For most Hindus, the ultimate reality of the universe is “Brahman,” a transcendent and unknowable power behind and beyond all existence. The many images of Hindu gods found throughout India are embraceable manifestations of the divine, worshipped by people incapable of wrapping their minds around the incomprehensible nature of Brahman. Somewhat like Christians with a guardian angel, many Hindus consider themselves monotheists despite praying to specific manifestations of the ultimate reality for help and guidance.

To worship their chosen manifestations of Brahman, Hindus have long built temples having the essential characteristics of temples everywhere. At the center is the Holy of Holies, where the statutory image resides. Above the Holy of Holies, a pyramid-shaped tower points toward the heavens. On the walls are carvings having religious significance.

Surprising to many Christians, for whom God and sexual pleasure don’t usually mix, the walls of Hindu temples often contain explicit sex scenes, not always procreative. Hindus find the divine in all human activity and nothing is shameful about the desire for pleasure. The wildly colorful exteriors of many Hindu temples demonstrate this same idea.

When Sahasra Baahu was completed in the 10th or 11th century, a stone image of the god Vishnu was placed in the Holy of Holies. A priest then called the power of Brahman into the statue. Once so consecrated, the temple became alive and worshippers could experience the divine within it.

Today, no image resides in Sahasra Baahu’s Holy of Holies. Probably hundreds of years ago, the statue was damaged –  likely by persons opposing Hindu beliefs. As a result, the temple died, never to live again. With the spirit of the eternal Brahman missing, the magnificent stone carvings have no more spiritual significance than a pile of rocks.

Share.

Leave A Reply

Sahasra Baahu

0

TravelKnebelSahasra Baahu

Near the city of Udaipur in northwest India is a Hindu temple complex called Sahasra Baahu, built more than 1,000 years ago. The intricate stone carvings both inside and out reflect countless hours of tedious effort. However, the complex and the extraordinary human effort it represents now lie abandoned, not because no worshippers are nearby but because the temple has literally lost its soul.

For most Hindus, the ultimate reality of the universe is “Brahman,” a transcendent and unknowable power behind and beyond all existence. The many images of Hindu gods found throughout India are embraceable manifestations of the divine, worshipped by people incapable of wrapping their minds around the incomprehensible nature of Brahman. Somewhat like Christians with a guardian angel, many Hindus consider themselves monotheists despite praying to specific manifestations of the ultimate reality for help and guidance.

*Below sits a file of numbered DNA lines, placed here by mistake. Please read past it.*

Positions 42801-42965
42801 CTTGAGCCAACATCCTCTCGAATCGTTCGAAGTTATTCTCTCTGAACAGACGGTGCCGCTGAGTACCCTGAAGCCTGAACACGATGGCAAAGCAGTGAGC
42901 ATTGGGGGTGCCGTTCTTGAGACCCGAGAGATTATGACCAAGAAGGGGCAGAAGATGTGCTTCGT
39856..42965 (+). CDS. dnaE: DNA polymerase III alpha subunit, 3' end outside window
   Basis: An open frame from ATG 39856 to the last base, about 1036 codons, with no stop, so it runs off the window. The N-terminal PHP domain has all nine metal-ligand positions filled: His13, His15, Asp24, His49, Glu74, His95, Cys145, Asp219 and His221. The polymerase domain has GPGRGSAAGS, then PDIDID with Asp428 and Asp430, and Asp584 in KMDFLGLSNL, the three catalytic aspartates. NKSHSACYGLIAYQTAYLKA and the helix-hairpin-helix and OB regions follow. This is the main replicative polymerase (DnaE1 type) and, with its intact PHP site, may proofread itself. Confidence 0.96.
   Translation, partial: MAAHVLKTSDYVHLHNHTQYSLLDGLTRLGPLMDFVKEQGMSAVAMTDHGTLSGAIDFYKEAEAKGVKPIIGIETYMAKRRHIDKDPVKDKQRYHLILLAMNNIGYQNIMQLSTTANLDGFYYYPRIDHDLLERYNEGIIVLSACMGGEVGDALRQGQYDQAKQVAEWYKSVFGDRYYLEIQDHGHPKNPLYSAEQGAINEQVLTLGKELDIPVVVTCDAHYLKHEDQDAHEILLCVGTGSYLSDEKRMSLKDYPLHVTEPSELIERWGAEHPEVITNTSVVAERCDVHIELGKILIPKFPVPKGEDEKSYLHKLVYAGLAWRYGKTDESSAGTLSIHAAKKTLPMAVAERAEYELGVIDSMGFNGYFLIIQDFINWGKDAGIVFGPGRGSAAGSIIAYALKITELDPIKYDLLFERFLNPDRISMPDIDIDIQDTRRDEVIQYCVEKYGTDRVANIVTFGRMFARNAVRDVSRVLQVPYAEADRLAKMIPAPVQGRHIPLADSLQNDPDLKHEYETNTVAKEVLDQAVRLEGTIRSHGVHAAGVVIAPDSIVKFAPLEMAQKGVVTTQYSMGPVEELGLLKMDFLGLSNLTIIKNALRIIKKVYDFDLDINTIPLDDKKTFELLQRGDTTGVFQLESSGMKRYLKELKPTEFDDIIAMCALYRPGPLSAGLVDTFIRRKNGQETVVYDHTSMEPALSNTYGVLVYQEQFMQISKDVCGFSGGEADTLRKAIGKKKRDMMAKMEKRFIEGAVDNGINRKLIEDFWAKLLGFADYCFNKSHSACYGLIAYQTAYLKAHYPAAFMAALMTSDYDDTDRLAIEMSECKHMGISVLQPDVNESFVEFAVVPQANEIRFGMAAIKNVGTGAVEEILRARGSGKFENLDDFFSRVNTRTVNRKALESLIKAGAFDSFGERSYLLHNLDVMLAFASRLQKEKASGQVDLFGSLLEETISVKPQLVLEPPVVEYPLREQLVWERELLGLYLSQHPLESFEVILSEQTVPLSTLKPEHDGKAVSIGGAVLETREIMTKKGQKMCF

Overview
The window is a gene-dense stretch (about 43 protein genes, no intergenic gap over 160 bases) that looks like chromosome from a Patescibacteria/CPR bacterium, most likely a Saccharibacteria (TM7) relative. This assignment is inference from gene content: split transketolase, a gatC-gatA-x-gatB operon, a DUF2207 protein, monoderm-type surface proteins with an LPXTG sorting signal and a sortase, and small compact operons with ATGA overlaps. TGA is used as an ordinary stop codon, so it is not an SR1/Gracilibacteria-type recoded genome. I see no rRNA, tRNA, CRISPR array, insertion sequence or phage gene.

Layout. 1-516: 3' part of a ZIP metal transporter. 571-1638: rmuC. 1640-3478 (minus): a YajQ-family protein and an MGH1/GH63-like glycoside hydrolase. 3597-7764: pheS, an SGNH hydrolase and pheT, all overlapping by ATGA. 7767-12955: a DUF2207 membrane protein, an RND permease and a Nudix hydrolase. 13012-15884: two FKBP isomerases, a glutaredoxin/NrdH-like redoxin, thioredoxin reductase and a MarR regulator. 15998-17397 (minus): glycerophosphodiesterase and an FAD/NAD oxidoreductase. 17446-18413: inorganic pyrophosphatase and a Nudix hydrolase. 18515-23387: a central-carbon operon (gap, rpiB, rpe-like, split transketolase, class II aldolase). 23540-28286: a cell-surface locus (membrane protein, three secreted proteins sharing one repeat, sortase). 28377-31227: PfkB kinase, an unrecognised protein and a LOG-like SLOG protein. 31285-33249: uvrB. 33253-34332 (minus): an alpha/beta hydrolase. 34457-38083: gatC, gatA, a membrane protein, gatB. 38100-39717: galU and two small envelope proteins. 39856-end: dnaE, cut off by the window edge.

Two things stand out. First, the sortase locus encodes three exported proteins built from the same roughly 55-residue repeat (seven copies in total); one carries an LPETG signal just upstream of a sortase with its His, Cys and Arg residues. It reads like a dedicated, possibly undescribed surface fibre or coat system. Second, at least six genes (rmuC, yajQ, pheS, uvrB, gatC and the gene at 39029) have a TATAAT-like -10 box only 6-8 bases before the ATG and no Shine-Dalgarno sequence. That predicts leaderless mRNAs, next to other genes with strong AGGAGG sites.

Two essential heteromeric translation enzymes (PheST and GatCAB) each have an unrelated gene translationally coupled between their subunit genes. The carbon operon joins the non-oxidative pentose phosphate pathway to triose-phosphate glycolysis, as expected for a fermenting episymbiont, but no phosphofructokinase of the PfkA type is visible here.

To worship their chosen manifestations of Brahman, Hindus have long built temples having the essential characteristics of temples everywhere. At the center is the Holy of Holies, where the statutory image resides. Above the Holy of Holies, a pyramid-shaped tower points toward the heavens. On the walls are carvings having religious significance.

Surprising to many Christians, for whom God and sexual pleasure don’t usually mix, the walls of Hindu temples often contain explicit sex scenes, not always procreative. Hindus find the divine in all human activity and nothing is shameful about the desire for pleasure. The wildly colorful exteriors of many Hindu temples demonstrate this same idea.

When Sahasra Baahu was completed in the 10th or 11th century, a stone image of the god Vishnu was placed in the Holy of Holies. A priest then called the power of Brahman into the statue. Once so consecrated, the temple became alive and worshippers could experience the divine within it.

Today, no image resides in Sahasra Baahu’s Holy of Holies. Probably hundreds of years ago, the statue was damaged –  likely by persons opposing Hindu beliefs. As a result, the temple died, never to live again. With the spirit of the eternal Brahman missing, the magnificent stone carvings have no more spiritual significance than a pile of rocks.

Share.